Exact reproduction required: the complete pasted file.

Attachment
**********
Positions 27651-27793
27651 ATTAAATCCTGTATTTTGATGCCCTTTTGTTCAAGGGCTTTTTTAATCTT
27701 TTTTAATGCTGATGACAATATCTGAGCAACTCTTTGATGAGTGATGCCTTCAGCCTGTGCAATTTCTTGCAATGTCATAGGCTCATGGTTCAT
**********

Positions 27651-27793
27651 ATTAAATCCTGTATTTTGATGCCCTTTTGTTCAAGGGCTTTTTTAATCTT
27701 TTTTAATGCTGATGACAATATCTGAGCAACTCTTTGATGAGTGATGCCTTCAGCCTGTGCAATTTCTTGCAATGTCATAGGCTCATGGTTCAT